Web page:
Pranav Desai is an Assistant Professor of Finance at Nova School of Business & Economics
His research interests lie in the areas of behavioral finance, entrepreneurial finance, and innovation. His current research highlights the costs of biased decisions by regulators for firms.
- Tilburg University, CentER Graduate School
PhD in Finance, 2016 - 2020 (Expected)
Research Master in Business - Finance, 2015 - 2016
- University College London
MSc in Economics, 2013 - 2014
- Biased Regulators: Evidence from Patent Examiners
Summary: In-group biases affect decisions of patent examiners and are costly to start ups and inventors.
Abstract: Are regulators biased? I show that in-group biases affect patent grant decisions, using a novel hand-collected biographical dataset on examiners at the United States Patent and Trademark Office. I find that examiners are more likely to grant patents to inventors from their own racial group or gender than to other applicants. I exploit the random assignment of examiners to applicants ensuring that differences in quality of applications cannot explain the results. The effects are more pronounced when group membership is salient such as in periods of high racial conflict and for examiners from Jim Crow Law states. Biased examiner decisions lower the quality of patents, startup formation, as well as firms’ likelihood of raising venture capital and going public. In sum, these findings suggest that biases of individual regulators might distort the allocation of economically important property rights such as patents.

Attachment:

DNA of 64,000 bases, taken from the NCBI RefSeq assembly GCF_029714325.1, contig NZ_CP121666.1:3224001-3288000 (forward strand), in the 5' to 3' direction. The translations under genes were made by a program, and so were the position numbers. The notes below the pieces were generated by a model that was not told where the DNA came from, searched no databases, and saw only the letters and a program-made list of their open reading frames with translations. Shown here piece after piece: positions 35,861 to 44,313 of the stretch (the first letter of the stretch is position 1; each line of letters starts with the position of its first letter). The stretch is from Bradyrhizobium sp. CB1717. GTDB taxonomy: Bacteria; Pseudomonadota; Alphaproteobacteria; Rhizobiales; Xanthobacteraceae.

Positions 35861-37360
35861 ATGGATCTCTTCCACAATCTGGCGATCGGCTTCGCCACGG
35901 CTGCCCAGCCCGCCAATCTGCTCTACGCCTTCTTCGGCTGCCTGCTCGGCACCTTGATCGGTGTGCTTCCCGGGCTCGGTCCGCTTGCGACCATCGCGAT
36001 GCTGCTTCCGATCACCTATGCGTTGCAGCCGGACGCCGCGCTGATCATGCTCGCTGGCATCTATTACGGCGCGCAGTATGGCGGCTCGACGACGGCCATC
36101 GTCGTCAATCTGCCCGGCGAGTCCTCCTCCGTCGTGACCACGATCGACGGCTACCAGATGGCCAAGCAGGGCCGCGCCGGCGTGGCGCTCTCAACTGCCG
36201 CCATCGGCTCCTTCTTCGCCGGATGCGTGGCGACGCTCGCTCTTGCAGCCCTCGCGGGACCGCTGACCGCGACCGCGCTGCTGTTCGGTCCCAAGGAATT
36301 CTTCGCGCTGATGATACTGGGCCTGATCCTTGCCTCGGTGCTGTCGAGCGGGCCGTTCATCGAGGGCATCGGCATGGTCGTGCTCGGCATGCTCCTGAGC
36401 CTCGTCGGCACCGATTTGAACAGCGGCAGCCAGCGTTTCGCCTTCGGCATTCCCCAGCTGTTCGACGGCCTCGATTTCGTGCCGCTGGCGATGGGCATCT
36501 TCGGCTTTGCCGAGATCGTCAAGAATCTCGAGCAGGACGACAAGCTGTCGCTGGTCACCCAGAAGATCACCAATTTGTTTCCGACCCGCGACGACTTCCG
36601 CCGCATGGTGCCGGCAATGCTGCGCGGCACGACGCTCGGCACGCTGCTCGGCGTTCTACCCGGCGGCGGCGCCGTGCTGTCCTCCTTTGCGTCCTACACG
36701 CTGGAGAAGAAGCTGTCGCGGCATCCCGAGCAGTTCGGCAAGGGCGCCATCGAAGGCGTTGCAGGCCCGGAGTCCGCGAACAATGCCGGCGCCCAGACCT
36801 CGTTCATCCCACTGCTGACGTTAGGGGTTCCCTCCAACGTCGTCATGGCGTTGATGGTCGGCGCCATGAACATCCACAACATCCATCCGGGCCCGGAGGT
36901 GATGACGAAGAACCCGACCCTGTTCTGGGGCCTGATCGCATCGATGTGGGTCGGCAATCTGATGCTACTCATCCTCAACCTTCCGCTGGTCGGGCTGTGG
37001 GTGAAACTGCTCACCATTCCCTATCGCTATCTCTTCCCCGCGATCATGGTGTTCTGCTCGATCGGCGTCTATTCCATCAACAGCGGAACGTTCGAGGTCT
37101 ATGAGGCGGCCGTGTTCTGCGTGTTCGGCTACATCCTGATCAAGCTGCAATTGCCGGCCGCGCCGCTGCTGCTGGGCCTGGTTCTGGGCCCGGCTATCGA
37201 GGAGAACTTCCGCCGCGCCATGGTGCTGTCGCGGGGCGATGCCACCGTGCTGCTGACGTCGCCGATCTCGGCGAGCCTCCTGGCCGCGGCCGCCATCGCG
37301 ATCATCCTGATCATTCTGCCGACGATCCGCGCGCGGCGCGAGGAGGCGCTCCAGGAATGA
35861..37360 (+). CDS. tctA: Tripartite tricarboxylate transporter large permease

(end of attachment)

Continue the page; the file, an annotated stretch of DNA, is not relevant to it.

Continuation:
Summary: When institutional investors pay less attention to a firm, analysts reduce their effort and issue more biased and erroneous forecasts.
Abstract: I exploit exogenous shocks to the attention of institutional investors to show that sell-side analysts decrease effort on a given stock when institutional investors are paying less attention. Reduced effort on one stock is associated with additional effort on other stocks covered by the same analyst at the same point in time, suggesting that analysts re-optimize effort allocation across the stocks they cover. My results provide new empirical evidence on the impact of institutional investors on the information supply of analysts. They also offer a way to think about “information dry-ups,” i.e., periods in which the information environment deteriorates for specific firms at specific times, because institutional investors fail to monitor and sell-side analysts reduce effort at the same time.
- 2204 - Mergers, Acquisitions and Restructuring, Nova SBE Masters in Finance